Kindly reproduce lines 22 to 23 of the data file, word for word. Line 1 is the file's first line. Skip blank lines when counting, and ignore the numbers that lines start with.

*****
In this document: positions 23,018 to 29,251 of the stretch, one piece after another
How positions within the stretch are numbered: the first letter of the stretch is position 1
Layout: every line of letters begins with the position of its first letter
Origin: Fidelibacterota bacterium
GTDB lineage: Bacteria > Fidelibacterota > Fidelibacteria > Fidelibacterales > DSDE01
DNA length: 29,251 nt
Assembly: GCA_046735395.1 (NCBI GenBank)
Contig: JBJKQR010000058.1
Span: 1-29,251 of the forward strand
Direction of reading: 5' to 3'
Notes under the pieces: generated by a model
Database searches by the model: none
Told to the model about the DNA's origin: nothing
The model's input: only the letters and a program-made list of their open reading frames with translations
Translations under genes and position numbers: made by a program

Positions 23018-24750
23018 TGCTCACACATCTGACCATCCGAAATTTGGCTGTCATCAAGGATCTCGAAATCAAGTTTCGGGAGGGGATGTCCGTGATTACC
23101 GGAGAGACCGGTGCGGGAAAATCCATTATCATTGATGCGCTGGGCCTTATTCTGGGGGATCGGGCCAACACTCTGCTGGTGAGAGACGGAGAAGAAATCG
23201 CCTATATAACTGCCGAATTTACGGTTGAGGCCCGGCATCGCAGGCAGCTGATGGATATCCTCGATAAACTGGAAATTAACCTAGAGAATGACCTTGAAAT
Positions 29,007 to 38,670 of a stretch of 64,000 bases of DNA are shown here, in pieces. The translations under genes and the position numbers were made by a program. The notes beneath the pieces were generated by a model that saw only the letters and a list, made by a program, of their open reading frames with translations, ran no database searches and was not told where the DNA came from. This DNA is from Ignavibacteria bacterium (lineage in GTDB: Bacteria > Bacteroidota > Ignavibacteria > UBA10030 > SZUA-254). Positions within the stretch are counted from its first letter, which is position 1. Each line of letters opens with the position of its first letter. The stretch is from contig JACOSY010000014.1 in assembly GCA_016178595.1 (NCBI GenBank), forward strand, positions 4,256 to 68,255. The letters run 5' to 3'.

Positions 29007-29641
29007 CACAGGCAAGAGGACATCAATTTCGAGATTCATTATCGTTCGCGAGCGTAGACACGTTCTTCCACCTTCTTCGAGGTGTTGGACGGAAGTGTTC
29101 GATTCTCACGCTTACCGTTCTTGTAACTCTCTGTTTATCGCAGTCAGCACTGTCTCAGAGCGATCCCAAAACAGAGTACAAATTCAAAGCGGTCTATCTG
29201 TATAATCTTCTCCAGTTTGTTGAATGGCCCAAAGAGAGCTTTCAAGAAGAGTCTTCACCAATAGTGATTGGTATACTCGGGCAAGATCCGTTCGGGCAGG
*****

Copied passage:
29007 CACAGGCAAGAGGACATCAATTTCGAGATTCATTATCGTTCGCGAGCGTAGACACGTTCTTCCACCTTCTTCGAGGTGTTGGACGGAAGTGTTC
29101 GATTCTCACGCTTACCGTTCTTGTAACTCTCTGTTTATCGCAGTCAGCACTGTCTCAGAGCGATCCCAAAACAGAGTACAAATTCAAAGCGGTCTATCTG